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I bet that list looks pretty much like the list you have drawn up for the last 10 years. Mine sure does.
Year after year I list:
- Make more money
- Lose weight
- Save more money
- Write more
- Have more fun
Each year’s list is at least 85% the same as the previous years and the year before that.
Like you, I have great intentions and, like you, they fizzle real quick.
That plan to run every morning – how’d that work out for you? Despite buying all the really cool running gear, I still never did it. Did you fare any better?
The plans to quit drinking alcohol and/or coffee? How’d that turn out? Yup. First early morning and I’m sucking back a cup of hot joe. First stressful day and I’m popping the cork on the shiraz.
Why Resolutions Suck
The reason that these resolutions never stick? They’re too extreme. As someone who enjoys at least 4-6 cups of coffee a day, what’s the real likelihood that I am going to succeed at cutting out coffee completely?
For several years I have enjoyed a glass or two of wine with my supper – how realistic is it to think I am going to stop that cold turkey?
And as if that isn’t impossible enough I’m going to add on daily running, no sugar, 2000 words a day of writing and being nicer to the world on top of it all?
How in the hell am I going to make that many changes all at once when half the bloody time I can’t find my keys?
Not freakin’ likely.
A Better Approach
So here’s what I’m trying this year. I’m looking to make
I’m looking for places where I can make a change of 10% (or less) to some area of my life.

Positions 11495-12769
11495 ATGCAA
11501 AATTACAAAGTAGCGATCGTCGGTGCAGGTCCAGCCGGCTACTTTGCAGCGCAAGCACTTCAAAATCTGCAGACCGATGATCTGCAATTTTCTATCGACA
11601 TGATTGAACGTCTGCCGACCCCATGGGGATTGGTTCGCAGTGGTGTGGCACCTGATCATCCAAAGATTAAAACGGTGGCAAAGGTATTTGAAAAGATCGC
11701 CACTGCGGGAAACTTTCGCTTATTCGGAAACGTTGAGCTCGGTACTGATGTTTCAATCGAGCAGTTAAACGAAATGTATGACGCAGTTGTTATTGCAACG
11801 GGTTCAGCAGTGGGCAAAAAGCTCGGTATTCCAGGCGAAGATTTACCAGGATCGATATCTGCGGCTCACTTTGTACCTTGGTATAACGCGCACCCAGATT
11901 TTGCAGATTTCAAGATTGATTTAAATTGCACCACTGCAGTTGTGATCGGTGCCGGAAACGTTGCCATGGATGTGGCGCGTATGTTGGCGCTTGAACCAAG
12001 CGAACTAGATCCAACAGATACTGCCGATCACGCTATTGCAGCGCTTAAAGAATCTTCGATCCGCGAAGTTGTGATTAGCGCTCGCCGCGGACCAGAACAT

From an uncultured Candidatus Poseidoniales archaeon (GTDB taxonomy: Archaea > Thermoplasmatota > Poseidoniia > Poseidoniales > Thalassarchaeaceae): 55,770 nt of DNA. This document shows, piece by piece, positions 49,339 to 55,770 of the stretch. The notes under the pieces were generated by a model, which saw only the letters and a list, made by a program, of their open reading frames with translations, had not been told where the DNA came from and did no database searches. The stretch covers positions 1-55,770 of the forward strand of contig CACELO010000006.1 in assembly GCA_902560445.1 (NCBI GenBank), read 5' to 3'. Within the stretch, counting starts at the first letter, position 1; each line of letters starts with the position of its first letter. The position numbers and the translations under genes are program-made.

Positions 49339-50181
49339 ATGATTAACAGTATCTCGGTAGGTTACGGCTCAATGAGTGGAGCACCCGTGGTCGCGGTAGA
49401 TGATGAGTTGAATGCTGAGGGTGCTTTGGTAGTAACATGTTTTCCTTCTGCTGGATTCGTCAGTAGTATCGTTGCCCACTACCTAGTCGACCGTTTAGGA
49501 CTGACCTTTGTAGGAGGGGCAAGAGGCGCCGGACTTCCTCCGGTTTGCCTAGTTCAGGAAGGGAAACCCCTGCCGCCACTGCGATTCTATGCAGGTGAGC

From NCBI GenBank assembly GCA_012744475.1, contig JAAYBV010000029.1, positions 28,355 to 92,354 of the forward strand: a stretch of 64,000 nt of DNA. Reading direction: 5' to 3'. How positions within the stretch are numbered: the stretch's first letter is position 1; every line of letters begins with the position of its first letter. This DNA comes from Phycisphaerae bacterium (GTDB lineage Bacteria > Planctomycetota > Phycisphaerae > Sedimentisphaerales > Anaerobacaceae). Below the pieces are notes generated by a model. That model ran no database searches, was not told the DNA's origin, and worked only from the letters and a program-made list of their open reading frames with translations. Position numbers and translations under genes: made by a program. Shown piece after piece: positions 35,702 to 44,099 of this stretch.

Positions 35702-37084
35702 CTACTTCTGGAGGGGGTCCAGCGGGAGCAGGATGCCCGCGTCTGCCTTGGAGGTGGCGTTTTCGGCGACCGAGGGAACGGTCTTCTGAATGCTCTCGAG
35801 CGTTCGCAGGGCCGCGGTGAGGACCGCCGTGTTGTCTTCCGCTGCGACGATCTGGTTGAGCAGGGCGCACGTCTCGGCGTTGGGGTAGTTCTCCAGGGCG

My Microchange Resolutions for 2013
1. 500 Words a Day of Writing
In case you haven’t noticed, my writing has really dropped off this past year 😉 and it’s not just here on this blog but everywhere.
Where once I used to do a lot of writing for a number of different clients, I have let my whole writing business slide as I have been much busier acting and teaching.
This in and of itself is not a bad thing as I thrive on having multiple income strands, but I miss writing and it’s important to me, so I want to commit to doing more.
I was reading various things which suggested I should commit to writing 2000 words a day. At first I was really jazzed about this and telling myself I would achieve this goal every day, even if I have to get up before the sun to make it happen.
But I’ve made that vow before and it didn’t really work out. Given that I have been writing next to nothing for at least the last several months I am setting myself up for failure with that one.
I cut it back to 1000. But even that seems unrealistic.
So my microgoal for 2013 is to write 500 words a day. Five days a week. That’s a modest 2500 words per week. But that’s a hell of a lot more than I have done recently. And once I get going, I might write even more – BUT THAT IS MY MINIMUM. Bum in chair, fingers on keypad for 500 words, five days per week.
This writing might be something for one of my blogs, it might be a query email or letter to get more writing work, it might be work for a client or working on a larger project to be launched at a later date, but it will be 500 words/day of writing.
2. One Marketing Action a Day
I know all about how important consistent marketing is. And yet, I get busy and I drop the ball. It’s really hard when you are busy working to see the ongoing need to look for more work.
I am 2 weeks shy of ending a 14 week acting contract so when faced with a long stretch of work like that it’s difficult to remember that you still need to be marketing. Yet all jobs come to an end and consistent marketing helps to smooth out the ups and downs of creative life.
Wouldn’t it be great to be in a situation where you are picking and choosing the creative jobs you want to take and gently turning other’s down?
The only way to achieve this is by consistently marketing. That outward flow from you will greatly increase the chances of an inward flow of options.